Pam Olsen

Welcome to my new website. It will be both fun and informative. It will have five of my favorite topics: pictures, thoughts, recipes, gardening ideas and did you know? Please enjoy, leave comments, ask questions and visit often.
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This is the season for early bulbs to start or maybe even finish blooming. My Tulips are just starting to bloom now, buy my Daffodils are going strong. There is nothing better than a fresh bouquet of flowers from your garden on display in your house. So there is a couple of things to remember […]

Set the picture Set the picture

More Snow !!!

Wow, what a surprise this morning, about 2 inches of snow. My tulips and crocus are okay after the snow. I guess the snow really isn’t that cold, not like a -20 winter day. Both the bulbs, leaves and blossoms can stand both snow and cold. It is unbelievable how hardy they are !!!! Here […]

More Snow !!! More Snow !!!

Flower Surprise !!!

As I was walking out to get the mail today, I had the most pleasant surprise. The crocus’ by the sidewalk are coming out and they look terrific. Here are a few pictures of them. This is a picture of a flower called Glory-of-the-Snow or Chionodoxa, it is in bud getting ready to bloom. It […]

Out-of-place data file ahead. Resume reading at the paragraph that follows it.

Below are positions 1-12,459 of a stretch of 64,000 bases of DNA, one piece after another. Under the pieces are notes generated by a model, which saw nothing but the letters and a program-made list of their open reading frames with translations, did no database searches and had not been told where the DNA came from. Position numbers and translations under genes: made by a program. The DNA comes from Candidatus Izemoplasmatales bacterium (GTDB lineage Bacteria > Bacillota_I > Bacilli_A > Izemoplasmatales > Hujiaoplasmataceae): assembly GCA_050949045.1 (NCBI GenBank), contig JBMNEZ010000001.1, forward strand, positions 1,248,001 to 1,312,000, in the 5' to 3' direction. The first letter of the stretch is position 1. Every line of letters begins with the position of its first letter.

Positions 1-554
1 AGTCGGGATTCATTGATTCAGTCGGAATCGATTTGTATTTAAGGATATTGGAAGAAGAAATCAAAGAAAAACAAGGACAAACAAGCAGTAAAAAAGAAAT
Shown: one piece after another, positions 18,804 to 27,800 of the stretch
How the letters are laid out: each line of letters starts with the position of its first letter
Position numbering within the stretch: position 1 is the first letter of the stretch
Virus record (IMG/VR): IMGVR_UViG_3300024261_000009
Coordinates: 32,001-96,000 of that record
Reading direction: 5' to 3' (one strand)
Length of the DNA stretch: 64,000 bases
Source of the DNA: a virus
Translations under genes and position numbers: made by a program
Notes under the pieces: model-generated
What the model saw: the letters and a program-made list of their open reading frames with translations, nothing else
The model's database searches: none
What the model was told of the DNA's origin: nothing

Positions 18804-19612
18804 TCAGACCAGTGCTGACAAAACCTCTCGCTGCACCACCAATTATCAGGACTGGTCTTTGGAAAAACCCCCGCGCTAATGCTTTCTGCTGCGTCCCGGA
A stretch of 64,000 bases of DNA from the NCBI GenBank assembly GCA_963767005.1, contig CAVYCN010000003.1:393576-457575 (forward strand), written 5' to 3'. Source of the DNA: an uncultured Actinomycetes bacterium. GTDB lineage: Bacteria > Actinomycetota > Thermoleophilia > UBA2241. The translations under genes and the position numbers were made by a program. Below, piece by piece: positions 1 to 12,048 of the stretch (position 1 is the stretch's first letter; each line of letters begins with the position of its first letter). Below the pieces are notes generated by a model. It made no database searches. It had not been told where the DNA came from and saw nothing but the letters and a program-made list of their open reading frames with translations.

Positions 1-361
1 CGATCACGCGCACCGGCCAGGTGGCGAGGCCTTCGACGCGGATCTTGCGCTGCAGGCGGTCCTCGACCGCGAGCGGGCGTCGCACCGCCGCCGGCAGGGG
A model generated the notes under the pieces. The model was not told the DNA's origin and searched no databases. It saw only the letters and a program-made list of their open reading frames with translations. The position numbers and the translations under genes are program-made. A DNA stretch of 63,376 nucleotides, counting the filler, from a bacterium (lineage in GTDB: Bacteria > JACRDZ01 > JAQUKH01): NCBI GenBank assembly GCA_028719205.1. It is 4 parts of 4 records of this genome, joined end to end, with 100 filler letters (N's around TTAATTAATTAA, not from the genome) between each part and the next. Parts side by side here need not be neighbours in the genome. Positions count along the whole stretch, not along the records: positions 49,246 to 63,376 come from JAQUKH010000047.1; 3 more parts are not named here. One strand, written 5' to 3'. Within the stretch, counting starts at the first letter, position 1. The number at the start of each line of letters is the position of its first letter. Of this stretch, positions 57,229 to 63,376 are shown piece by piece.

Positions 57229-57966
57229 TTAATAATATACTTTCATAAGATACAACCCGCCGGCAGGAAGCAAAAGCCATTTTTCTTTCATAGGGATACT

Flower Surprise !!! Flower Surprise !!!

Picture a Day

Today is my sister’s birthday !!!!! Happy Birthday Kathy !!!! I hope you enjoy this picture.

Picture a Day Picture a Day

Picture a Day

Do you know what time the sun comes up? I didn’t either until early one morning, I happened to see the sunrise. I knew there would be some ‘color’ but I didn’t have any idea there would be this much orange. Next time you have a chance, get up early and enjoy a sunrise. It […]

Picture a Day Picture a Day

Picture a Day

I love frosty mornings!!!!! Winter isn’t my favorite season. It is too cold and snowy for me. But when I have a chance to take pictures of things with frost on them I get excited. Here are a few frosty pictures. The first one is rose leaves. I guess roses can add beauty to the […]

Picture a Day Picture a Day

Bouquet a Week

This year I am going to have a very lofty goal. I learned to love flowers from my Mother, and I think it would be great if I could have a new bouquet of flowers each week. The thing that makes this hard is that the bouquet must be from flowers that I have grown […]

Bouquet a Week Bouquet a Week

    Posted on April 22nd, 2018 Pam No comments


    This is one clove from a very large Musik garlic.


    This is a Musik garlic










    What is hardneck and softneck garlic.

    The neck of the garlic is where the stem comes out of the center of the bulb.  The hardneck has a hard stem and the softneck has a soft stem.
    1. Hardneck
        A hard neck garlic usually has fewer cloves and only one layer of cloves.  In my opinion, this is great for cooking, because the cloves are larger and easier to clean.  A hardneck will have a scape growing from the center. Typically scapes begin to apear in late May to early June.  It is best to trim the scapes when they are about 15″ long and use them in cooking.